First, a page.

Doctors can stop providing life-support treatment to severely disabled boy – judge
Doctors can lawfully stop providing life-support treatment to a severely disabled 14-year-old boy, a High Court judge has ruled.
Mr Justice Cobb concluded that a move to palliative care is in the teenager’s best interests.
The judge, who is based in London, gave detail of his decision in a written ruling published on Wednesday following a hearing in the Family Division of the High Court.
He said the boy has “profound and multiple medical needs and disabilities”, which have “affected him all his life”, and is in a “critical medical state”.
The judge said he has approved a move from a hospital to a hospice.
Hospital bosses had asked him to rule that life-support treatment could lawfully be ended.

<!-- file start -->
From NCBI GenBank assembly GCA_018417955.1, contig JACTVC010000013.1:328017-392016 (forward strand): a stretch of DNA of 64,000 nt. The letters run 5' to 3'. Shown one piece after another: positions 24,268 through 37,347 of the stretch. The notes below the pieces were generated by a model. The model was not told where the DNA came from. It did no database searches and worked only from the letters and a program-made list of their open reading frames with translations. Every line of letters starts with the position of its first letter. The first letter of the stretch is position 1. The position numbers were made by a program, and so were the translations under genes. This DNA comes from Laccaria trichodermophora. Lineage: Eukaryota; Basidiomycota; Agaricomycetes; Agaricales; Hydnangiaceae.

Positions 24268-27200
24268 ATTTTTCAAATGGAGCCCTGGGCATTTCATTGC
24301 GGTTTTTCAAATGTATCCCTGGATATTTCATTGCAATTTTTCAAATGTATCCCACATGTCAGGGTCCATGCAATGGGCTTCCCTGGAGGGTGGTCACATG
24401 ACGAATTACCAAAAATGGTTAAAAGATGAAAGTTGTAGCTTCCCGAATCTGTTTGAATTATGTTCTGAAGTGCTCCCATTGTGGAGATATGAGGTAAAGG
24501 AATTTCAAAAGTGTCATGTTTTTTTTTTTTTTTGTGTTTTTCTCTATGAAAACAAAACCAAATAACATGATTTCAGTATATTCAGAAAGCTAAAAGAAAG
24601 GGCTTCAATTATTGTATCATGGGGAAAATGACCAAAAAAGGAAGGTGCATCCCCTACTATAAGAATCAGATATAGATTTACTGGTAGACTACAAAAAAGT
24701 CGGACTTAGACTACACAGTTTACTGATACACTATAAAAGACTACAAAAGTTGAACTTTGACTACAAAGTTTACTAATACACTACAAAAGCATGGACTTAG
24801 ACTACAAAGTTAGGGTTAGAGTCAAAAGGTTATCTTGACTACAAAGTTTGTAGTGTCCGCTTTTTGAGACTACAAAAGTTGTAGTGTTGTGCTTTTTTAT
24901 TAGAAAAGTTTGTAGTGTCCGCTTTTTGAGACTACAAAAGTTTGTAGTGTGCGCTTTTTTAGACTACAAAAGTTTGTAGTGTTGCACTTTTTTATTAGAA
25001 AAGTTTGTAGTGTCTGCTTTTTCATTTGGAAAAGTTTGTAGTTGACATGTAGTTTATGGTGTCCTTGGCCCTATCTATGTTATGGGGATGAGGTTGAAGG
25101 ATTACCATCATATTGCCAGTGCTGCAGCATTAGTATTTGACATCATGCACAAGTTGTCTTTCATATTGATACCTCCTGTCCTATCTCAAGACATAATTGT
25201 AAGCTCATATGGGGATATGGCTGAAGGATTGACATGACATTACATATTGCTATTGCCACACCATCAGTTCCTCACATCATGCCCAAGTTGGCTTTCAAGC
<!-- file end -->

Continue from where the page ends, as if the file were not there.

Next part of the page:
Specialists said a move to palliative care was in the boy’s best interests.
Mr Justice Cobb said the boy is in a foster home, having been taken out of his parents’ care some years ago.
His birth family said they have “trust in the doctors” and his foster parents agree with the “hospital’s care plan”.
Mr Justice Cobb said the boy cannot be identified in media reports of the case.
He said bosses at Guy’s & St Thomas’ NHS Foundation Trust have responsibility for his medical care.
The boy is in the care of council bosses at the Royal Borough of Greenwich.
Mr Justice Cobb said the trust and council had jointly asked him to rule that life-support treatment could end.
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